Monday, 20 March 2017

civil war land in bad decline [george saunders]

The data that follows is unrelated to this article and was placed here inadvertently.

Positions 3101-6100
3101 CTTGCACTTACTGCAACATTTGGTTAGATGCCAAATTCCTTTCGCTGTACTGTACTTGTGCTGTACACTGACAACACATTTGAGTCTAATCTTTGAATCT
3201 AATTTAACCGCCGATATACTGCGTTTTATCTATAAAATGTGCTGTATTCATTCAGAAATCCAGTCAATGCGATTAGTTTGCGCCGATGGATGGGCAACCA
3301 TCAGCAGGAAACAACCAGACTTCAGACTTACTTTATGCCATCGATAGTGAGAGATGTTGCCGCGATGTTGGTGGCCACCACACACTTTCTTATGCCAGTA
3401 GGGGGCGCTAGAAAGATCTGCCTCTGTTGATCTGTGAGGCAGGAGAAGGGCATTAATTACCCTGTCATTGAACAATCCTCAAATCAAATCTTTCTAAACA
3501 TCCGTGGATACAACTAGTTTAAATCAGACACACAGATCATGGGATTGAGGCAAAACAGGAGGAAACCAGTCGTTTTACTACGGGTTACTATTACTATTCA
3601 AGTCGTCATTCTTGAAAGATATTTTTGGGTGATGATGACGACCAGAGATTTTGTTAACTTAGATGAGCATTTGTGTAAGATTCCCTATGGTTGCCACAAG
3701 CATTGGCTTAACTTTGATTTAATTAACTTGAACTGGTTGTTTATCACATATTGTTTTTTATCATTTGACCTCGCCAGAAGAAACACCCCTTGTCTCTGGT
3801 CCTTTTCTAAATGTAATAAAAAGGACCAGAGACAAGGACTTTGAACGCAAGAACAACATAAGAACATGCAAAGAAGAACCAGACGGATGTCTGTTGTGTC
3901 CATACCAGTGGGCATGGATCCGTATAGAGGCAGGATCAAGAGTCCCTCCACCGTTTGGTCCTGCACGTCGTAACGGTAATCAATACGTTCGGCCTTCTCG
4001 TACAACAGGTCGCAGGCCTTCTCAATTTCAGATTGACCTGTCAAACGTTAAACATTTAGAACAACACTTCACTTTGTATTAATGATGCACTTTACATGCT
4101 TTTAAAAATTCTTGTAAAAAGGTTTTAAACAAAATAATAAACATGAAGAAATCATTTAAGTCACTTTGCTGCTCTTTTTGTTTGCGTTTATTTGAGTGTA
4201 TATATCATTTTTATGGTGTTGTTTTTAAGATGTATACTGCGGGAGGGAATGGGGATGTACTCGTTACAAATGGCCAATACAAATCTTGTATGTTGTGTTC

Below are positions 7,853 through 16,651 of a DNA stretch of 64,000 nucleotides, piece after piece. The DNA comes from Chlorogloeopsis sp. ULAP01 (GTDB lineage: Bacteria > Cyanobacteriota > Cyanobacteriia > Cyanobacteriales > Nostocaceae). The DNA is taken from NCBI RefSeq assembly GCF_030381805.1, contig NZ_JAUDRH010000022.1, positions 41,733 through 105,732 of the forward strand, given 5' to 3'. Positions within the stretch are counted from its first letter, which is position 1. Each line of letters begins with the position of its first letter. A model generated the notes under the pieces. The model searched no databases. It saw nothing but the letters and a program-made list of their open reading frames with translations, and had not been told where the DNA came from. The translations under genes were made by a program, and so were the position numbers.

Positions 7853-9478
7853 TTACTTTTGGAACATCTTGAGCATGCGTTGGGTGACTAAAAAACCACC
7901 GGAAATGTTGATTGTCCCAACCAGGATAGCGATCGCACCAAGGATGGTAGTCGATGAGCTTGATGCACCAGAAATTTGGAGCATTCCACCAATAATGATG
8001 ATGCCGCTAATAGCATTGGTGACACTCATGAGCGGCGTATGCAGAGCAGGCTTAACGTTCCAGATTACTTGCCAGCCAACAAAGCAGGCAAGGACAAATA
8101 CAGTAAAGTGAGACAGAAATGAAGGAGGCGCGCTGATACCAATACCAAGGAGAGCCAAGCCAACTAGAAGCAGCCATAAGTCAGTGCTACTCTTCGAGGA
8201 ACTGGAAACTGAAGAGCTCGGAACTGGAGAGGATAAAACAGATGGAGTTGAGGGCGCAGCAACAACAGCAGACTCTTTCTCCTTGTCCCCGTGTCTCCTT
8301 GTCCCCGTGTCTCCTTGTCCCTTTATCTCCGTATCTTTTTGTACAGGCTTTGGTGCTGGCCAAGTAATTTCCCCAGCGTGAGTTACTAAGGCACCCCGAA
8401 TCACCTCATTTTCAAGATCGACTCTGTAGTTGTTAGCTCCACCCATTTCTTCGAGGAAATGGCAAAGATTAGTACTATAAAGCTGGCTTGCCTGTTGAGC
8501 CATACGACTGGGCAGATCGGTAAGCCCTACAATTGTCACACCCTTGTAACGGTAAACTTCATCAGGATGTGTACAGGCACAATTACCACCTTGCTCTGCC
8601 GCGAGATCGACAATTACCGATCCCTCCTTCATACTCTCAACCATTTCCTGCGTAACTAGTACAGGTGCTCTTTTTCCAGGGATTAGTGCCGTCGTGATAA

Saunders' short stories have a rebarbative, offbeat feel. The prose is abrasive, occasionally challenging. The author creates unusual, surreal american worlds where surprisingly normal sounding people struggle with demented situations. In Bounty, the longest story, a man born with a deformity which means he belongs to the flawed sector of a world divided by a new form of apartheid sets out on a journey across the country to rescue his lost sister. The journey looks both backwards and forwards: at once an allegory for an escaped slave but also a terrible vision of a post apocalyptic USA. It's The Road meets Gravity's Rainbow meets Native Son, told in a sparse 80 pages. The US has become a kind of theme park in Saunders' imagination, something to be cannibalised for entertainment purposes. It’s a dystopian vision, and the clanking prose seems like part of this; even the language people use to communicate has become mechanised, atonal.

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